The Allied Powers knew about the Holocaust two and a half years before they intervened, newly accessed documents show, according to a report in the UK’s Independent newspaper.
The U.S., the UK and the Soviet governments had even prepared war crime charges against Adolf Hitler and head Nazis, aware that at least two million Jews had been killed and another five million were under threat, but in the end did little to stem the bloodletting.
“The major powers commented [on the Holocaust] two-and-a-half years before it is generally assumed,” Dan Plesch, the author of “Human Rights After Hitler,” told The Independent.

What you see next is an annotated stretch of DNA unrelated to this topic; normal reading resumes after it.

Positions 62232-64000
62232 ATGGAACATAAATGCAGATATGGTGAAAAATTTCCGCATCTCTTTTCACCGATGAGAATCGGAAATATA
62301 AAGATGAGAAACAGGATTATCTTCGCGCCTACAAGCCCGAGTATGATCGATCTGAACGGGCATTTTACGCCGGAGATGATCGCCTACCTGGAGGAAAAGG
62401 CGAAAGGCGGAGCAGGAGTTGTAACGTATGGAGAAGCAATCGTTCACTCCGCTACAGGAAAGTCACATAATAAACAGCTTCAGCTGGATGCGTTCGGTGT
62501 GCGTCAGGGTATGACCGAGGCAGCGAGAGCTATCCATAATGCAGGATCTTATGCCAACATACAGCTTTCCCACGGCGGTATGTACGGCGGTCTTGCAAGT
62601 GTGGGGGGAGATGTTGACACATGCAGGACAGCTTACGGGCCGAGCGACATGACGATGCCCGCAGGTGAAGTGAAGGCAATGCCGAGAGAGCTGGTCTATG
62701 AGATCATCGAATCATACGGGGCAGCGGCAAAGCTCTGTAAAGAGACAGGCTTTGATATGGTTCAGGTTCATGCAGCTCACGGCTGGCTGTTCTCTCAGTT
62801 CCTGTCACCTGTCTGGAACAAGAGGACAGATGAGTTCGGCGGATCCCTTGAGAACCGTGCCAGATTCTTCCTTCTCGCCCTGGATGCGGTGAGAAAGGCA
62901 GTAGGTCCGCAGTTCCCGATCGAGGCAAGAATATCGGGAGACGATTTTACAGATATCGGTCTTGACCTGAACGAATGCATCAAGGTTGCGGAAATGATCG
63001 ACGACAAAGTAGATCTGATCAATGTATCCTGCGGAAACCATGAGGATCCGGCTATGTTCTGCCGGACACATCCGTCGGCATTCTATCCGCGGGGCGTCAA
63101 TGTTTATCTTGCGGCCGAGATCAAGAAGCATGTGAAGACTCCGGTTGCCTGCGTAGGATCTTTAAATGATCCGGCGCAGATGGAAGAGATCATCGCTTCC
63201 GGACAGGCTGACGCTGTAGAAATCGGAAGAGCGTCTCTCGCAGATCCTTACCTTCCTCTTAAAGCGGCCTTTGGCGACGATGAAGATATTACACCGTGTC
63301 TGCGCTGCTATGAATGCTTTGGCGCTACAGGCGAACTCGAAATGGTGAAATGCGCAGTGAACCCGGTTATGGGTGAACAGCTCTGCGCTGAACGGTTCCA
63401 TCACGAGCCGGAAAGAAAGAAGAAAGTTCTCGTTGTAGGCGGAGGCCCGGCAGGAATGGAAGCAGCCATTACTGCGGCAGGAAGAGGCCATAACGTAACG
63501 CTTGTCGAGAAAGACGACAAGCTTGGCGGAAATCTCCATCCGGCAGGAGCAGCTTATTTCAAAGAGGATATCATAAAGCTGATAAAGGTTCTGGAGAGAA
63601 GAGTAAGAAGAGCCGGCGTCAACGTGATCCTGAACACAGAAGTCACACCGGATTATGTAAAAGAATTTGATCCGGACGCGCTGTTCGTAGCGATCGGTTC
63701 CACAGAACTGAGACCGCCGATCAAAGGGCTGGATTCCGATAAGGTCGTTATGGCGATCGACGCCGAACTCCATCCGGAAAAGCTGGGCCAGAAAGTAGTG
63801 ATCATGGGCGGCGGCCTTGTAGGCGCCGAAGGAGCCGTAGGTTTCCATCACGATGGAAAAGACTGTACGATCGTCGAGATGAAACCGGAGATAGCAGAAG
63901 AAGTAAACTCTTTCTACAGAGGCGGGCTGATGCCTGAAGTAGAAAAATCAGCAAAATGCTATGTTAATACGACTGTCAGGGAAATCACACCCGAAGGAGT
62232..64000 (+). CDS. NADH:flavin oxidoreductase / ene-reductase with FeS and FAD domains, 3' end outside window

“It was assumed they learned this when they discovered the concentration camps, but they made this public comment in December 1942,” he said.
Plesch based his research on documents from the United Nations War Crimes Commission archive, which was closed to researchers for 70 years but was opened because of the work of former U.S. Ambassador to the UN Samantha Powers.
Plesch told the Independent that the archival material amounted to a “cartload of nails to hammer into the coffins” of Holocaust denial.